The UK unit of BlackRock Investment Management has been penalised by Financial Services Authority (FSA) with £9.5 million for failing to safeguard clients’ money over a period of three and a half years.
FSA investigation found that BlackRock had consistently failed to put trust letters in place for certain money market deposits that it placed with some third party banks and failed to take reasonable care to organise and control its affairs responsibility in relation to the identification and protection of client money.
The fault occurred when the then Merrill Lynch Investment Managers was acquired by BlackRock Group, which is now BlackRock Investment Management. The structural changes turned BlackRock’s procedures for setting up trust letters redundant and the average daily balance effected by this failure was over £1.36 billion, the firm failed to identify the absence of the letters for nearly three and a half years.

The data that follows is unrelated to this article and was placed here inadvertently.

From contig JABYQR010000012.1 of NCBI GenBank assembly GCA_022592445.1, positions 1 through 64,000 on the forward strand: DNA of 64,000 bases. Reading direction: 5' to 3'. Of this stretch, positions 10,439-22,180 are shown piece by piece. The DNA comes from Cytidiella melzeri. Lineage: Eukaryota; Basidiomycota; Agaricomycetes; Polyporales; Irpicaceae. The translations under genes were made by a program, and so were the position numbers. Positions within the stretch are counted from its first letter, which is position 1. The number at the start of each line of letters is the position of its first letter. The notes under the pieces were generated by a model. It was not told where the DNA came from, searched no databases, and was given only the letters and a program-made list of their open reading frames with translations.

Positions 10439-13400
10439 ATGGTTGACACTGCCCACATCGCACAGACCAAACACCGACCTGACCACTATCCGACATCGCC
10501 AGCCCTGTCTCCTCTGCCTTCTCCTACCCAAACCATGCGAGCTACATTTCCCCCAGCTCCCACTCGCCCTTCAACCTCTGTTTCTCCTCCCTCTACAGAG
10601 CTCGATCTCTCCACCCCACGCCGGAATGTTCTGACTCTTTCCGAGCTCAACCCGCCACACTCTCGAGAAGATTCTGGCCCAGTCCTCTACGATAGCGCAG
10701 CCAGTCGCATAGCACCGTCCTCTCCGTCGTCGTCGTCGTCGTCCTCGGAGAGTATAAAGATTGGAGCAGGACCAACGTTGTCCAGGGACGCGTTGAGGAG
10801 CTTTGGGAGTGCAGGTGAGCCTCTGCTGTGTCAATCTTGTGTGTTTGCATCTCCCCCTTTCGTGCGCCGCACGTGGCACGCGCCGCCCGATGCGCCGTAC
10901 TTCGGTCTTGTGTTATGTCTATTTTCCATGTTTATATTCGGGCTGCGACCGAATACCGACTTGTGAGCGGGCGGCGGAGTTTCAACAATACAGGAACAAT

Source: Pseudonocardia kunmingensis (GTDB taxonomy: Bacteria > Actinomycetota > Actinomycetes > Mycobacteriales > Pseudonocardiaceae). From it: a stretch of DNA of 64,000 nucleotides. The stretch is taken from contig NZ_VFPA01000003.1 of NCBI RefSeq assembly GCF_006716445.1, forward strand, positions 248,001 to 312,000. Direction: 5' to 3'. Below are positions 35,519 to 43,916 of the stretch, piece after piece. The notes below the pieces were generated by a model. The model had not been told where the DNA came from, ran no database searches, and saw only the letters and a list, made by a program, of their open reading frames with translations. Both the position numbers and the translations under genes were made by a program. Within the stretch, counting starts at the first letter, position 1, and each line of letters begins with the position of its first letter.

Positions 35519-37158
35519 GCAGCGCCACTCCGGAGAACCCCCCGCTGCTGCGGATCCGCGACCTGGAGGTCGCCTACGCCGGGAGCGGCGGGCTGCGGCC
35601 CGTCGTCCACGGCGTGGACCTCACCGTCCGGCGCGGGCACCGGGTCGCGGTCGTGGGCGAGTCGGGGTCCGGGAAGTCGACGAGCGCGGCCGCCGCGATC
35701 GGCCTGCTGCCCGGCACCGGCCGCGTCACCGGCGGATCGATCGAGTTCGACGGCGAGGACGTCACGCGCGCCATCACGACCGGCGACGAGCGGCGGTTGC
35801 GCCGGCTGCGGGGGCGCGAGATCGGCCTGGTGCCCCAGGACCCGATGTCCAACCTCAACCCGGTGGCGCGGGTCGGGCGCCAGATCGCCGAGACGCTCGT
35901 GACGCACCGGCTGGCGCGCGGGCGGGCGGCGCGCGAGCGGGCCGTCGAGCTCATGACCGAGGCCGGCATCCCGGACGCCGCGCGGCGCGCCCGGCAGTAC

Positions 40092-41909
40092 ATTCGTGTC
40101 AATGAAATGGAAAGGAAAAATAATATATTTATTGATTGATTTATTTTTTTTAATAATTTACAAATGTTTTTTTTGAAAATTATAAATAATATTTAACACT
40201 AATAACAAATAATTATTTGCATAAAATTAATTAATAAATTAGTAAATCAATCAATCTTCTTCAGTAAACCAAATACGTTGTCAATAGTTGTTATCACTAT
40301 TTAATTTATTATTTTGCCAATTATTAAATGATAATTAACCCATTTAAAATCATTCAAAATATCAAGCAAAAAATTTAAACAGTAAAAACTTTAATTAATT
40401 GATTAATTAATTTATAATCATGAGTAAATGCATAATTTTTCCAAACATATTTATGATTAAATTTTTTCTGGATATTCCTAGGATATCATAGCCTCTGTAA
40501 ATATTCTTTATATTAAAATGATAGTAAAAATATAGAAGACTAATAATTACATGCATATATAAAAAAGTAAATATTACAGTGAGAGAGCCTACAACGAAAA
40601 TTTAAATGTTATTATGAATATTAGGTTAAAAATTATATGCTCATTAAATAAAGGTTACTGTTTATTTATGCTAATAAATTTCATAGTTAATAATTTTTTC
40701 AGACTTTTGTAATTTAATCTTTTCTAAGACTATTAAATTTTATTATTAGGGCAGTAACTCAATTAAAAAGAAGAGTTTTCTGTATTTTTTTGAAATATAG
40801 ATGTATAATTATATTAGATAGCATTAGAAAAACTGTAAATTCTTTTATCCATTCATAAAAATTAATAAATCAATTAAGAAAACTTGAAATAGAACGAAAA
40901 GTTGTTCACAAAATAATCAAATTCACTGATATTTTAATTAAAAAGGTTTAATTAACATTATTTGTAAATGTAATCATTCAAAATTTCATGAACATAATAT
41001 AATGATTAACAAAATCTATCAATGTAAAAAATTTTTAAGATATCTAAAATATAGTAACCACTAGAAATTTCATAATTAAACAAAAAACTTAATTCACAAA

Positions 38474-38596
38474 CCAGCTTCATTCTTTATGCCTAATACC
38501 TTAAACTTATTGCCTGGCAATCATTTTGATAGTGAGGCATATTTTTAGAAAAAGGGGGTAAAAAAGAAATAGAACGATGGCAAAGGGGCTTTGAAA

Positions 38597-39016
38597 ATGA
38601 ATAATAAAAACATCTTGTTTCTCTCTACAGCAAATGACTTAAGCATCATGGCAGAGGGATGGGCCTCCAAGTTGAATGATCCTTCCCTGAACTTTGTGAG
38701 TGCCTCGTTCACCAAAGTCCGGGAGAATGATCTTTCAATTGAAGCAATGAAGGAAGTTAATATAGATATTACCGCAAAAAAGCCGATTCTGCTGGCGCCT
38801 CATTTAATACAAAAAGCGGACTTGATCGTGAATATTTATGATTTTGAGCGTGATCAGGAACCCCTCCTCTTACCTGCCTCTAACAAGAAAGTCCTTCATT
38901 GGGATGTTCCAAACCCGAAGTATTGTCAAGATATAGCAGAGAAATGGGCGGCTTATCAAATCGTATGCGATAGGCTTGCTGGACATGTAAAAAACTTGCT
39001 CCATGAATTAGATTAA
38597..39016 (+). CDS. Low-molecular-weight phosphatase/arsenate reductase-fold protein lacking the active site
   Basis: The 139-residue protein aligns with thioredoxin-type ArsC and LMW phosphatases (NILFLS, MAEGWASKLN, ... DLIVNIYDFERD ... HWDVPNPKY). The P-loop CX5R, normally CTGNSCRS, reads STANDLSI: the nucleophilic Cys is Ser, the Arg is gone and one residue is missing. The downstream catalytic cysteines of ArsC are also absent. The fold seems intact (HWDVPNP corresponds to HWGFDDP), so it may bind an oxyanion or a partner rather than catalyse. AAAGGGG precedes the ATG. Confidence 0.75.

The fault has been viewed seriously by FSA as BlackRock is considered to be one of the largest asset managers in the world, with over £3.5 trillion of assets under management. BlackRock had failed to rectify the breaches after Dear compliance officer’ and ‘Dear CEO’ letters on client money in 2009 and 2010.
The FSA opined that if the firm had gone insolvent during this period, clients would have suffered delay in securing refunds and may not have been able to fully recover their money.
The regulator designs client money rules to protect client money in the event of insolvency, and the current rules state that a firm must have a trust letter so that in the event of its insolvency the money is clearly identifiable and is protected from the firm’s own assets.